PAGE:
Wow! What a beautiful day today was! I worked as a volunteer at the 2016 Red Hills International Horse Trials which are held on some of the most scenic woodlands in Tallahassee. I have volunteered for this event for the past several years and it’s always fun, but today’s weather was absolutely spectacular and tomorrow promises more of the same.
Ancient magnolias, massive tulip poplars, and meandering streams are all part of the delights of Phipps Park, the city of Tallahassee’s most expansive and wild urban park which is the site of the Red Hills Horse Trials, an annual United States Eventing Association Area III event. With 670 acres along the shores of Lake Jackson, Phipps Park provides recreation for all, with separate hiking, mountain biking, and equestrian trail systems. Entries from across the United States and other countries compete in the Red Hills CIC (Concours International Combine) event with top-level, CIC***(3 stars) competitors vying for inclusion in the US Equestrian Team which competes in international competitions.
Since its inception in 1998, Red Hills has catapulted to the top of the eventing world and now serves as a model for other horse trials across the country. In 2014, Red Hills introduced a new cross-country course that rivals any in the nation. The 3,611 meter, state-of-the-art course includes 32 unique obstacles that challenge both rider and horse and offers breathtaking views for spectators.
Eventing is one of the fastest growing equestrian pursuits in the world. Riders of all ages and abilities can compete. Developed from cavalry competitions during the early 1900s, it is the ultimate challenge for horse and rider. It tests their partnership and athletic prowess in three disciplines: the grace and harmony of dressage; the rigors and thrills of cross-country jumping and the power and pageantry of stadium jumping.
You may be wondering, what is a horse trial? A Horse Trial takes place over one, two or three days, and involves three distinct phases or tests with varying degrees of difficulty, depending on the competitive level. Taken as a whole, these phases portray the ability, versatility, and preparedness of horse and rider. Penalty points are recorded and then totaled for the three tests, resulting in a combined score for the whole trial thus Eventing’s synonym—Combined Training. The lowest score wins.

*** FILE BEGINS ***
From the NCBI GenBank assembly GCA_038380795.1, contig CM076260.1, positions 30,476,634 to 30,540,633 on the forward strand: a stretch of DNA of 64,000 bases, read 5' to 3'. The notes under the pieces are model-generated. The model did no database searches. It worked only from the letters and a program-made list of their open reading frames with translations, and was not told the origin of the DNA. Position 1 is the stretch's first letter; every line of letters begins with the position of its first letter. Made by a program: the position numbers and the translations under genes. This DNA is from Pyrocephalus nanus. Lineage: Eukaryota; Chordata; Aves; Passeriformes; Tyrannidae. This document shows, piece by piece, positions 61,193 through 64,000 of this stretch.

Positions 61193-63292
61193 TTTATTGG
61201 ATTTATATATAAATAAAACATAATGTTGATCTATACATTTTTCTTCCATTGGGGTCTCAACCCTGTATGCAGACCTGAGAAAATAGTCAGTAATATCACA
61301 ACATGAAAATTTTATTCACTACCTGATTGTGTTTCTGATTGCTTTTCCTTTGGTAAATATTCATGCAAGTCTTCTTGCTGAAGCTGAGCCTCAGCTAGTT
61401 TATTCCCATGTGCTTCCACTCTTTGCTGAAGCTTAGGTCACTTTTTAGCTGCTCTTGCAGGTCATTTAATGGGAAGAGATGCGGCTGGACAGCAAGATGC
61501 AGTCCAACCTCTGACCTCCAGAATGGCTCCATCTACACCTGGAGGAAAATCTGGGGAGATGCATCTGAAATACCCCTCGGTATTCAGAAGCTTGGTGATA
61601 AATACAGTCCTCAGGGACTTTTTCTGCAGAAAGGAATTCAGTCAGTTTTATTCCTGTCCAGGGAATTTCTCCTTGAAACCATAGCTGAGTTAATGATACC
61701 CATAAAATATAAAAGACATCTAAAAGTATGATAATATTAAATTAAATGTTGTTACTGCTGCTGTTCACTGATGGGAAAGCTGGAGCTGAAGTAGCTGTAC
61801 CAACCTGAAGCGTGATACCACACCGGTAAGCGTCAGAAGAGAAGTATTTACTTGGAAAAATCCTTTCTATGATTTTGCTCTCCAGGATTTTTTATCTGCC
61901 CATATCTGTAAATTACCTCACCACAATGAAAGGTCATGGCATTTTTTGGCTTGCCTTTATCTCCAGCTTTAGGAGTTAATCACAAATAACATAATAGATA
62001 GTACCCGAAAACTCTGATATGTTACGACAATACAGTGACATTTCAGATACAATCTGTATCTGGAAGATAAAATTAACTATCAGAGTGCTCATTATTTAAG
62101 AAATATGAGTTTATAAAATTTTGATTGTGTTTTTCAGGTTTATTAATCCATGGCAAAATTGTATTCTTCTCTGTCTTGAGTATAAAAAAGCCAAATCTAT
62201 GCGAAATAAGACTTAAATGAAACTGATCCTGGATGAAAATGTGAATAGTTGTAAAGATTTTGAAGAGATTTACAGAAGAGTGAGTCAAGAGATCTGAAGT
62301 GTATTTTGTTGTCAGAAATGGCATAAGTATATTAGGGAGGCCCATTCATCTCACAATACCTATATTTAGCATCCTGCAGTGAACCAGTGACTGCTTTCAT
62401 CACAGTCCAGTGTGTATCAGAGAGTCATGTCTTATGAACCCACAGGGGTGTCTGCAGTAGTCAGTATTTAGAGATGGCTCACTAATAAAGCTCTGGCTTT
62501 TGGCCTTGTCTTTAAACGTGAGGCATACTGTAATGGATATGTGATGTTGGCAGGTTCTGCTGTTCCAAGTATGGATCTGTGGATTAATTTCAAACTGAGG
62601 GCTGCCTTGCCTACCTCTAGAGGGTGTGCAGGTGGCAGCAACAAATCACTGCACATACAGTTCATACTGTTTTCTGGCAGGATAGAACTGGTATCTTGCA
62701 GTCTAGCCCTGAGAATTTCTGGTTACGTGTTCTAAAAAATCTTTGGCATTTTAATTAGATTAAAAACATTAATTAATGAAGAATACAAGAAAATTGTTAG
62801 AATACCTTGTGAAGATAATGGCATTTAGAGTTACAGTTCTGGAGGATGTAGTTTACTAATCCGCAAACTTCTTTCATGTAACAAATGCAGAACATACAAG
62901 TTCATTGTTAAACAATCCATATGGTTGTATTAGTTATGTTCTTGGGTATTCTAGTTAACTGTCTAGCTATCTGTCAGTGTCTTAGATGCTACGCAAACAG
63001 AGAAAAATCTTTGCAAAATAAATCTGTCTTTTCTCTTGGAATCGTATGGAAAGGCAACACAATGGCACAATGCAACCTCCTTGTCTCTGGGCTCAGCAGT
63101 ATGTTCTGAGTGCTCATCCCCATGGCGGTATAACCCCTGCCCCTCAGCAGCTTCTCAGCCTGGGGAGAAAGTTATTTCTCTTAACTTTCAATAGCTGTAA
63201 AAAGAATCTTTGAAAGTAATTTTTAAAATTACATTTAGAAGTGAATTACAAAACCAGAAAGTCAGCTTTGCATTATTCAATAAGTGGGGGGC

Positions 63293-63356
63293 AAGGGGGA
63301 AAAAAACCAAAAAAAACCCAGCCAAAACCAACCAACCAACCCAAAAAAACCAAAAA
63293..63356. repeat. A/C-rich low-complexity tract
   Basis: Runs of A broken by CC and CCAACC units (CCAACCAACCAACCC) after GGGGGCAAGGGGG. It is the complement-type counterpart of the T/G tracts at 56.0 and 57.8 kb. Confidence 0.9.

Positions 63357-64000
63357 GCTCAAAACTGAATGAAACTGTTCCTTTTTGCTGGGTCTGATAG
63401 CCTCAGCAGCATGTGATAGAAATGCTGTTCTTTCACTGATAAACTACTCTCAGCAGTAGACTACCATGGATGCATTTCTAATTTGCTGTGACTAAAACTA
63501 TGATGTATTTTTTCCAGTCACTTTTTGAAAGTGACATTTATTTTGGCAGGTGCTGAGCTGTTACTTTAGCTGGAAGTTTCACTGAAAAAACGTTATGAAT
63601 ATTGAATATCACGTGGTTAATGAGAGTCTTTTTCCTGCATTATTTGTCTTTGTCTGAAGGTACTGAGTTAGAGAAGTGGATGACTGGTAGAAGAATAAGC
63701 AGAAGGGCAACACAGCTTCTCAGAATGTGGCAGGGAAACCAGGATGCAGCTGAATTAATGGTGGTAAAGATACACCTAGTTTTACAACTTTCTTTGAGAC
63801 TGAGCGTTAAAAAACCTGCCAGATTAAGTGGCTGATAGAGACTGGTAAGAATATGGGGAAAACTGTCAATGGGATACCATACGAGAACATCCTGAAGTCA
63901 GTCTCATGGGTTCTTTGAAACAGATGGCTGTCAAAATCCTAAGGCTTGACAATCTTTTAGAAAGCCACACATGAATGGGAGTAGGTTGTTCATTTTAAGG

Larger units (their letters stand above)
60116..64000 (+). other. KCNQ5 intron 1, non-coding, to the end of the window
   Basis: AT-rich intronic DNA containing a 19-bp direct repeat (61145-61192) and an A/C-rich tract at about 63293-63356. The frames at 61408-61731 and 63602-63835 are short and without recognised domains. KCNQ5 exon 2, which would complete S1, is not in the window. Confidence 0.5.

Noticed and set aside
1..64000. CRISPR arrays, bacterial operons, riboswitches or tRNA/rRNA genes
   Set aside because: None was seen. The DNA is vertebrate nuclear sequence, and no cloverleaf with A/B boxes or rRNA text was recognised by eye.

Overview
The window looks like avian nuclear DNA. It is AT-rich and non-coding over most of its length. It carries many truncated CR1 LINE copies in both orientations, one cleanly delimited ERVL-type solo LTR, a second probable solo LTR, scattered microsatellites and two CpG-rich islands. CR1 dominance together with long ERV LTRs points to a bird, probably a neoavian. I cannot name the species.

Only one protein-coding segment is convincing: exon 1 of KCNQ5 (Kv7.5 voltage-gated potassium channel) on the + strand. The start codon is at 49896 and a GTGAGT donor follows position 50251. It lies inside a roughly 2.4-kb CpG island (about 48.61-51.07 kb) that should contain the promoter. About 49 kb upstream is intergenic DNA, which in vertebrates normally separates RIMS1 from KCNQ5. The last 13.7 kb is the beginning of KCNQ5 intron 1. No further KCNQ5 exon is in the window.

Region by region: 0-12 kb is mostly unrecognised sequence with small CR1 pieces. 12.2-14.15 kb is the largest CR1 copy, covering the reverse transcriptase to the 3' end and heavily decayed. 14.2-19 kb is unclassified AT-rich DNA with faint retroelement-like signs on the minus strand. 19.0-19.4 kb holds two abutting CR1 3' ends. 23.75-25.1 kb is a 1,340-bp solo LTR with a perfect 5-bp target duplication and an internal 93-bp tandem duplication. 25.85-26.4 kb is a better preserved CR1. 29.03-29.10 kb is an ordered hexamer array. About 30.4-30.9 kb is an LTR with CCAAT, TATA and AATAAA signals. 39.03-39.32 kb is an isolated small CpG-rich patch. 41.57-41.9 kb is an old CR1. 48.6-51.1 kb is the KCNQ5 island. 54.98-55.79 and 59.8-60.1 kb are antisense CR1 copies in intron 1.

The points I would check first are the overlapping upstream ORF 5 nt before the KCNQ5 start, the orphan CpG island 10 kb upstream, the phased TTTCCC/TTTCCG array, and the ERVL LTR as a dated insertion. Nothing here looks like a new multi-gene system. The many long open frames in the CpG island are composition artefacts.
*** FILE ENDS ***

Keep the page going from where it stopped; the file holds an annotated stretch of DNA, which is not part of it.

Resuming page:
The tests are: Dressage, Cross-Country and Stadium Jumping
The first test of horse and rider involves a series of prescribed classical movements performed on the flat in an enclosed arena. The dressage event took place today and was breathtaking to watch. The judges look for a supple, balanced, and lively yet relaxed ride. As in figure skating, both precision of individual movements and overall impression enter into the scoring formula.
This second test, cross-country which will be held on Saturday is the heart of the sport. Horse and rider gallop over natural terrain, jumping a variety of fixed obstacles along the way.
On Sunday, the stadium jumping event will be held and horses and riders jump a series of painted fences in an enclosed arena. Stadium jumping tests the obedience and suppleness of the horse and demonstrates that sufficient stamina and fitness still remain after the strenuous demands of cross-country.
If you have never been, grab your hat, sunscreen, and sunglasses and come on out. If you have been before, I shouldn’t have to convince you. I can promise you that you will never see more breathtaking scenery or more beautiful horses.
You may be wondering what all this has to do with Oatmeal Muffins? Well, as a volunteer, we have to report at 7:30 am, and once everything gets started, there is little chance to grab something to eat. So, I made these nutritious Oatmeal Muffins, to take to my fellow volunteers so we will have something healthy and delicious to snack on.
To make the Oatmeal Muffins, gather your ingredients which include: oats, flour, salt, baking powder, baking soda, brown sugar, butter, milk, eggs, toasted pecans, and cinnamon.
Preheat your oven to 350 degrees.
In a large saute pan over medium heat, add the oats and butter and toast for approximately 8 minutes until the oats are golden brown. Stir frequently while the oats are toasting.
Add the toasted oats to your food processor fitted with a metal blade and process for approximately 30 seconds or until the oats are ground up and resemble course meal.
Add flour, salt, baking powder and baking soda to the oats in the food processor and pulse until everything is mixed well.
In a large bowl, add brown sugar and melted butter and mix well. Add milk and 2 large eggs and using a whisk, gently mix everything together. Add the flour and again gently whisk until everything is mixed well. Set aside for 20 minutes for the oat flour to absorb the liquid ingredients.
In the meantime, make the muffin topping by combining oats, flour, toasted pecans, cinnamon, butter, brown sugar and a pinch of salt.
Spray a 12 cup muffin pan with non-stick baking spray containing flour. Using an extra large 1/2 cup ice-cream scoop, fill the muffin cups to the brim. Sprinkle about 2 tablespoons of the topping on top of the batter in each muffin cup.
Bake for approximately 25 minutes or until done.
Remove from the oven and cool on a metal cake rack for about 10 minutes. Remove the muffins from the pan and let cool for approximately another 20-30 minutes. Serve and enjoy!
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